ANY lingering doubts about southern NSW's long-term significance as a cotton industry player get blown out of the paddock at Tim and Sally Watson's farming aggregation just outside Hillston.
The Watson enterprise is a good indicator of how serious the deep south's commitment to the fibre crop has become in a district which has steadily defied drought and cooler-than-average growing temperatures to make its name on the national cotton scene during the past 15 years.
With industry-topping yields averaging 12.2 bales a hectare for the past eight seasons and an energetic approach to doing the job properly - and sometimes unconventionally - their Sunland Agriculture was named Monsanto Grower of the Year at the 2014 Cotton Industry Awards.
Last year's best field yields peaked near 13 bales a hectare.
This summer's thriving 800ha flood- and pivot-irrigated crop has been in the ground on Sunland's "Lanes Bridge" aggregation for almost two months and is potentially another top performer in a year where many seasoned growers have had to scale back because of water limitations.
In past seasons Sunland has also grown about 400ha of its cotton crop using drip irrigation.
Benchmarking by agribusiness and technical consultancy group Agripath last year rated the enterprise's gross margin per hectare returns from cotton in the top 10 per cent of NSW and southern Queensland irrigation farms involved in its extensive comparative analysis.
The Watsons, with help from 10 full-time employees, including managers David Winter and Ben Turner, farm about 3000 hectares (including leased country) of which about 2000ha is irrigated.
Cotton has been gradually increasing its place in Sunland Ag's cropping program since 2000 and now occupies almost half the total irrigated area.
It shares the farm's water allocations from the Lachlan River and four bores with wheat, beetroot, and until this year, seedless watermelons supplied to retailers throughout eastern Australia.
In fact, from 2003 watermelons built up as a summer mainstay for the Watsons who then used cotton as a follow-up crop to make extra use of 400ha of dripper tape buried about 20 centimetres below the surface, which is replaced every second year.
Sweet corn and maize crops have also been part of Sunland programs in the past.
Originally from a mixed cropping and livestock background at Deniliquin, Mr Watson's connection with Hillston began soon after he bought his first header in 1984 to supplement earnings on the family farm with contract harvesting work.
"We came to Hillston for a week and it all led to an on-going involvement with farmers around here, especially some who were using the area's water supply reliability to develop their operations," he said.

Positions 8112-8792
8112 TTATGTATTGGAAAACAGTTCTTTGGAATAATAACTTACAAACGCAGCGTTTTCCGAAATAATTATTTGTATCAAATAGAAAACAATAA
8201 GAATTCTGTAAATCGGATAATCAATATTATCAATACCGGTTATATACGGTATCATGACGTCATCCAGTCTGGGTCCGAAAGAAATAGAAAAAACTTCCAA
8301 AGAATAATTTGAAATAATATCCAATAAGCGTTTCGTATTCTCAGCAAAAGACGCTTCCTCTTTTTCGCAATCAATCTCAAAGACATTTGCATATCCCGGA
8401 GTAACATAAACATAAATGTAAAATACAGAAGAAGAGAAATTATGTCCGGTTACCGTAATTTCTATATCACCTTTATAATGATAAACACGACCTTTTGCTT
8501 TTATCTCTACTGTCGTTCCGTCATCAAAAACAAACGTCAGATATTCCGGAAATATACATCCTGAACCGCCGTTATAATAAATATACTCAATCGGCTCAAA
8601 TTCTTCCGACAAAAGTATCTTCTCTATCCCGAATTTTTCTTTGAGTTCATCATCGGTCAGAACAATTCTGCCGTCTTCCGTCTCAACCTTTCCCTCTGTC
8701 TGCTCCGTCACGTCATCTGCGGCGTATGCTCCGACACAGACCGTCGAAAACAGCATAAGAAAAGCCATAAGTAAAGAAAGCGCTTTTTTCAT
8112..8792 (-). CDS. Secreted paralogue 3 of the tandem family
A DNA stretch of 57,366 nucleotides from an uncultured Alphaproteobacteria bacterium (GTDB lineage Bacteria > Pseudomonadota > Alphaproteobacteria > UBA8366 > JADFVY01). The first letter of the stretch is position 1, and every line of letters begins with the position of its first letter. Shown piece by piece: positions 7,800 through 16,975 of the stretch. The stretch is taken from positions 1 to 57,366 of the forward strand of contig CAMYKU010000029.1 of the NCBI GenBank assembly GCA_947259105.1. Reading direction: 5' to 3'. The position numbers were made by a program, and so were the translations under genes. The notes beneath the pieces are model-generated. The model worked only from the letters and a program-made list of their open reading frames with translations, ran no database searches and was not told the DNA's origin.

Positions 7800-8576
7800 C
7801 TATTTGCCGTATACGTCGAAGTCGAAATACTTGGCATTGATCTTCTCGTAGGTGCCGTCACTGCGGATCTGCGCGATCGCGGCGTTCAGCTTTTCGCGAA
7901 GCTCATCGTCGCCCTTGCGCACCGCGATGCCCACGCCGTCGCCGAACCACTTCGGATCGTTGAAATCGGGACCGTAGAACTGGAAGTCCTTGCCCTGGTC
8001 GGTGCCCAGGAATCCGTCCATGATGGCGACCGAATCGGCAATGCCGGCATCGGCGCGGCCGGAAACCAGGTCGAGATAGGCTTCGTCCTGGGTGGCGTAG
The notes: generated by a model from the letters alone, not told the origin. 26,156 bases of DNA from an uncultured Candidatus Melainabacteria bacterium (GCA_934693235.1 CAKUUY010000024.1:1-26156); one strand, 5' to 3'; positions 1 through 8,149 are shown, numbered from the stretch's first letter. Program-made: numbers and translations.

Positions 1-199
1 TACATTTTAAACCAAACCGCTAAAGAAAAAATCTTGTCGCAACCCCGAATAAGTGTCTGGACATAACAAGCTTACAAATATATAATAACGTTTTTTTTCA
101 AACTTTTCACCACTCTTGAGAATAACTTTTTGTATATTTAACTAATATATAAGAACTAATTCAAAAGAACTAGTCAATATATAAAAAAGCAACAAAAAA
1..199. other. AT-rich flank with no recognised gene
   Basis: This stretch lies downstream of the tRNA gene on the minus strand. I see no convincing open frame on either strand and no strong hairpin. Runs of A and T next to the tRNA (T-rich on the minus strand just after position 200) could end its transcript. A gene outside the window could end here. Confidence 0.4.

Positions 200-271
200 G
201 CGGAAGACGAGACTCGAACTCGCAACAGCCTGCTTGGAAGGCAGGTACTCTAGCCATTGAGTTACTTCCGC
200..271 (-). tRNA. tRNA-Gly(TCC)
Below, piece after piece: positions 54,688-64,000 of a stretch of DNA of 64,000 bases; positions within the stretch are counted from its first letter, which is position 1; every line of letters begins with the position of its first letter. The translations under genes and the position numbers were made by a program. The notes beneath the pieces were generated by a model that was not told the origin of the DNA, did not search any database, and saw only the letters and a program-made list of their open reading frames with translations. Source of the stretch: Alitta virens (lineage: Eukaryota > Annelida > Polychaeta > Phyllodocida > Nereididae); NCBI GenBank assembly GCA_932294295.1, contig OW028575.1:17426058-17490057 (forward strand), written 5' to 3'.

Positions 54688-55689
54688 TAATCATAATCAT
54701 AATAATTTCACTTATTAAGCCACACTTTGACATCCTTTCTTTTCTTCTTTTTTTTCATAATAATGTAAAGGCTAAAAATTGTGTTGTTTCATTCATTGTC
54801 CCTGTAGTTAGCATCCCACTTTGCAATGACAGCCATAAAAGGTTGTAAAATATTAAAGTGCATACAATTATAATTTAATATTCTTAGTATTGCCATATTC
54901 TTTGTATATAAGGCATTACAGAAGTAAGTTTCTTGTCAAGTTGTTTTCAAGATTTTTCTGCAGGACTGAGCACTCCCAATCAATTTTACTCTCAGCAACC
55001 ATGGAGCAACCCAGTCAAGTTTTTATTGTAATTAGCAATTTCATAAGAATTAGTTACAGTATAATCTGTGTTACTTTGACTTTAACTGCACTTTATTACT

The contract harvesting business grew swiftly, expanding into crop preparation and sowing, peaking in the early 1990s with nine headers and four tractors.
To diversify their earnings and make extra use of the machinery inventory, the Watsons also leased and sharefarmed some country, eventually buying a property at Berrigan in 1992 then focusing on Hillston with the first of several acquisitions in 1998.
Dryland cereal production expanded into irrigated crops, including corn and a tilt at a small area of cotton, then melons, with the irrigated plantings supported through the "milennium drought" by access to a potable-quality bore water supply from an aquifer about 40 metres down.
"We try to use our river water licence as much as possible - typically about 50pc of our water comes from the Lachlan and 30pc from bores," Mr Watson said.
"But bore water ultimately gives us security to produce in dry years, and importantly, security of supply and an ability to build up relationships with customers."
Good access to water was a factor in the Watsons accepting a proposal to grow beetroot for Simplot Australia's Edgell's brand in 2009, despite having never grown the crop before.
Their team managed to match the Australian production average of 37 tonnes/ha in their first season, then set the bar higher by looking at production and research ideas in the UK and New Zealand and subsequently almost tripled their yield.
Sunland's crop average from an expanded 120ha of beetroot is now about 60 tonnes/ha, while 200ha of irrigated durum and hard wheat varieties Bellaroi and Dart averages about nine tonnes.
"I think horticulture crops have taught us a lot about paying attention to detail over the years," Mr Watson said.
"We've applied that same sort of logic to growing cotton as well when it comes to crossing the Ts and dotting the Is.
"In fact, compared to some of the challenges involved with vegies and using sub-surface irrigation, cotton is actually a simpler crop to anticipate and manage."
Griffith-based agronomy consultant Allan Jones attributed much of the Sunland enterprise's production success to Mr Watson being "a very good logistics manager who gets things done properly and on time".
"He's definitely one of the best in the cotton industry," he said.
Mr Jones, who works for Agronomic Business Solutions - long time advisors to Sunland - said Mr Watson was good at identifying what aspects of his operation, or a crop's development, might hamstring his returns, and then "making sure they don't get a chance to".
"There are no snake oil fertiliser recipes behind those top yields," he said.
"It's just a a matter of investing a lot in having the right people and getting your water, nitrogen, layout and timing correct - and having reasonable soil types to work with."
This article is sourced from The Land’s ’10 of Our Best’ feature showcasingfarm families’ success stories from across NSW.